The unexpected appearance of a personal family photo album spanning the years of the Japanese occupation and the early days of the Republic was an indescribably powerful experience for an artist with a longstanding interest in Taiwanese history. As a descendent of the family line, Fei- Hao Chen sees a complete life history documenting his grandmother from childhood to her later years; but as a researcher on Taiwanese history, the album reveals how the conversion and dissolution of power in a nation can determine the fate of an ordinary family. Caught between the personal and the national, between individual and historical perspectives dictated by the different regimes, Chen attempts to use his family history as a blueprint through which he interprets the farreaching implications on the Taiwanese people of regime change.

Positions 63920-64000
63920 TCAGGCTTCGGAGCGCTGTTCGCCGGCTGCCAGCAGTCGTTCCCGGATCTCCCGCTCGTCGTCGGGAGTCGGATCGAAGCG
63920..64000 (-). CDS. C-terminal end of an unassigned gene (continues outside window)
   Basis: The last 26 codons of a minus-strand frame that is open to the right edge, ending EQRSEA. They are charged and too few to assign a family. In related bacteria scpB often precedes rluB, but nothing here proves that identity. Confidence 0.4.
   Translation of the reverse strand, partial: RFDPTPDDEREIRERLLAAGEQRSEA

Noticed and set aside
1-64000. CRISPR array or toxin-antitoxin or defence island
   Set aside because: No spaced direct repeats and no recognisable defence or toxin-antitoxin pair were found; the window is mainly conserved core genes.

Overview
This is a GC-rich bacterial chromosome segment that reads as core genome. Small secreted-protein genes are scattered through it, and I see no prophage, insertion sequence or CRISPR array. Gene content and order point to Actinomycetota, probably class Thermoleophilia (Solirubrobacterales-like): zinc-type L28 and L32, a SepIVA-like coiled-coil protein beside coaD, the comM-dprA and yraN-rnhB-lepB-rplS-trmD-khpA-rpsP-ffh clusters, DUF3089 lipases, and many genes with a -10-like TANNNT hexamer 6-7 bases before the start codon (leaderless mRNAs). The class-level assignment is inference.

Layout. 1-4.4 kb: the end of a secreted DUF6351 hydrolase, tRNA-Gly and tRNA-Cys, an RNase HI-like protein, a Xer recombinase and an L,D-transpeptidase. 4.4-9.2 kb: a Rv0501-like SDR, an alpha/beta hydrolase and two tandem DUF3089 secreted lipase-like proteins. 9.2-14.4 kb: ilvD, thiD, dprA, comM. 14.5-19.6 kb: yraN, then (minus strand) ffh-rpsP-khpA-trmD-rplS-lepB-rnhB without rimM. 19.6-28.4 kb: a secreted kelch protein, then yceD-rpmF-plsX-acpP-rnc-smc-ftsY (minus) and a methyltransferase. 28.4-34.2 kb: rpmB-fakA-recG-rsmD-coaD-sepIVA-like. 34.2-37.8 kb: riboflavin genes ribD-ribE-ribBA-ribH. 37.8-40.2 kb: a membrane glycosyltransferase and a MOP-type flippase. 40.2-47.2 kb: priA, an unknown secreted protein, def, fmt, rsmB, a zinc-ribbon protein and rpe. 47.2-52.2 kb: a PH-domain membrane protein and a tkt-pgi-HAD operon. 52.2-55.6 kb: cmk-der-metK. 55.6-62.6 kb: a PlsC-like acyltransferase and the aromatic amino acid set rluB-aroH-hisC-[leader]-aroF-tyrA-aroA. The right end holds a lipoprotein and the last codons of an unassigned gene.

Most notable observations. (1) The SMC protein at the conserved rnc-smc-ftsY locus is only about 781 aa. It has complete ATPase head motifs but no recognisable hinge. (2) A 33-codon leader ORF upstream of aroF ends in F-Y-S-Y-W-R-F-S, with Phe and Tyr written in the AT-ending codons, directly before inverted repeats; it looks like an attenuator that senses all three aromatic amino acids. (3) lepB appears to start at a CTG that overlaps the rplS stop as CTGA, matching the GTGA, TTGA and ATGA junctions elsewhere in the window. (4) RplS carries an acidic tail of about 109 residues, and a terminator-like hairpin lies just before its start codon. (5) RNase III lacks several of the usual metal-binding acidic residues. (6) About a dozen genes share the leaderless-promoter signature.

Family Album comprises two parts, National Archive and Family Documents in Translation, both of which focus on issues of private memory, public memory, and discrepancies in individual memories under regime change. The public buildings that appear in Family Album—the Taiwan Governor Museum (now National Taiwan Museum), the Taiwan Education Association Building (which became the Taiwan Provincial Consultative Council after World War II, then the AIT American Cultural Center; now National 228 museum), and the Taiwan Gokoku Shrine (now National Revolutionary Martyrs’ Shrine) —provide a basis from which contemplation extends forth. “Fragmentation,” the main conceptual axis that connects the works in this project, is apparent in the executive archives of government institutions, in language, culture, national identity, and the cityscape. This fragmentation may have created the contemporary condition of difficulty in solidifying a Taiwanese national identity. On the other hand, it has been the driving force shaping what “Taiwan” signifies, and the multiplicity of imagination and cross-border historical contexts that are its unique traits. This is one of the main focal points of this work.